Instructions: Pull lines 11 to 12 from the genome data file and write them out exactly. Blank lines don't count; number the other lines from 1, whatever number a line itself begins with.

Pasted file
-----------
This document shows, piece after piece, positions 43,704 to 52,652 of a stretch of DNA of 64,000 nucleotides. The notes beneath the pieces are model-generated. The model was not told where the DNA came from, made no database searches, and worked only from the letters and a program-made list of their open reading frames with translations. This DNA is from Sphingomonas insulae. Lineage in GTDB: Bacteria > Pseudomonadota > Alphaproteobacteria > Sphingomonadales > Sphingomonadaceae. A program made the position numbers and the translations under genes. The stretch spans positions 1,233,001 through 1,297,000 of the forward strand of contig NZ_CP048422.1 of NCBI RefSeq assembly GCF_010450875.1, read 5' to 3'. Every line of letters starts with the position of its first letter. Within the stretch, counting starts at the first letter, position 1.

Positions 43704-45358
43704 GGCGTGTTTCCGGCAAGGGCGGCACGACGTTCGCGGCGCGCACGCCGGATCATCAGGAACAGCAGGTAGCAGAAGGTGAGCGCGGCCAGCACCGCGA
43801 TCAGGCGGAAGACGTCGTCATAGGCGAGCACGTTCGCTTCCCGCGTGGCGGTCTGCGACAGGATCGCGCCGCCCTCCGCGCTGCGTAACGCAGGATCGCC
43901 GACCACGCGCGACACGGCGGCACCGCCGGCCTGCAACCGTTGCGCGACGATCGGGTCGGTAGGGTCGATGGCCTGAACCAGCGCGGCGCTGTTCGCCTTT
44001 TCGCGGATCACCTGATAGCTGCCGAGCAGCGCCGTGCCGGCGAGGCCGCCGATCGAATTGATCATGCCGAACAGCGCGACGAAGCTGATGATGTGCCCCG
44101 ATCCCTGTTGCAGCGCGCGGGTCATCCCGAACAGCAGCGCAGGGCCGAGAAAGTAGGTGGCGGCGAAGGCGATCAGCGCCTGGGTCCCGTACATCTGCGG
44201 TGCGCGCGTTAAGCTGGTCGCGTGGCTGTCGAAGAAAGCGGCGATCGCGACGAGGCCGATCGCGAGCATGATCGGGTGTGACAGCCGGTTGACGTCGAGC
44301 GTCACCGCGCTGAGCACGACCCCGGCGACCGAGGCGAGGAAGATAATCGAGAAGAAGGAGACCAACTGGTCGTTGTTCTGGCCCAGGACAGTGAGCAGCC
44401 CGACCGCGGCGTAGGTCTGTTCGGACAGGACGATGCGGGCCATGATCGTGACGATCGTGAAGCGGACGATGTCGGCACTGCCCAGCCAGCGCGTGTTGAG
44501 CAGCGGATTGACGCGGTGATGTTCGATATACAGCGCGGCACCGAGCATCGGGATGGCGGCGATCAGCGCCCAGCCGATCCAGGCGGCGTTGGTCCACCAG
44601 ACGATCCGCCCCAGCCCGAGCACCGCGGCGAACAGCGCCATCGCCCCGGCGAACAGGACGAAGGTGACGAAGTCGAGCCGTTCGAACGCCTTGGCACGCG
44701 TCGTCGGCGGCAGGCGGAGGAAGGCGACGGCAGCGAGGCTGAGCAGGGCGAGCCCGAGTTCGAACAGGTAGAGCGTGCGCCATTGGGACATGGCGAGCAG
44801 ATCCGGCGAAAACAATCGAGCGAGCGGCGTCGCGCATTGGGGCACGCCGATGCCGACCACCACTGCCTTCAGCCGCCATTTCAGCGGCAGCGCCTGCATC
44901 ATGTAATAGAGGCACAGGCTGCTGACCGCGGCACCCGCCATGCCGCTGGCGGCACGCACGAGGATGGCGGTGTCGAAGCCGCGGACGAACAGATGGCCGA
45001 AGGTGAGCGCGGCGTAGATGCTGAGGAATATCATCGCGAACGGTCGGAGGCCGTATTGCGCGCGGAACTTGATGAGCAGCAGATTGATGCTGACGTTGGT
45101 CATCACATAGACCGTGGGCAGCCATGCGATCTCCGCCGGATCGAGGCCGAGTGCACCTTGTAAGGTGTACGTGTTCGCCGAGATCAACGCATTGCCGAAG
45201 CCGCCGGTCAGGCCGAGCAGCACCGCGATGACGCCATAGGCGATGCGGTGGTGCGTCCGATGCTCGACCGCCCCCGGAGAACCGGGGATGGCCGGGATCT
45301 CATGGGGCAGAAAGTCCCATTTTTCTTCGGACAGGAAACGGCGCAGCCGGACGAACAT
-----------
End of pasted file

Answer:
44501 CAGCGGATTGACGCGGTGATGTTCGATATACAGCGCGGCACCGAGCATCGGGATGGCGGCGATCAGCGCCCAGCCGATCCAGGCGGCGTTGGTCCACCAG
44601 ACGATCCGCCCCAGCCCGAGCACCGCGGCGAACAGCGCCATCGCCCCGGCGAACAGGACGAAGGTGACGAAGTCGAGCCGTTCGAACGCCTTGGCACGCG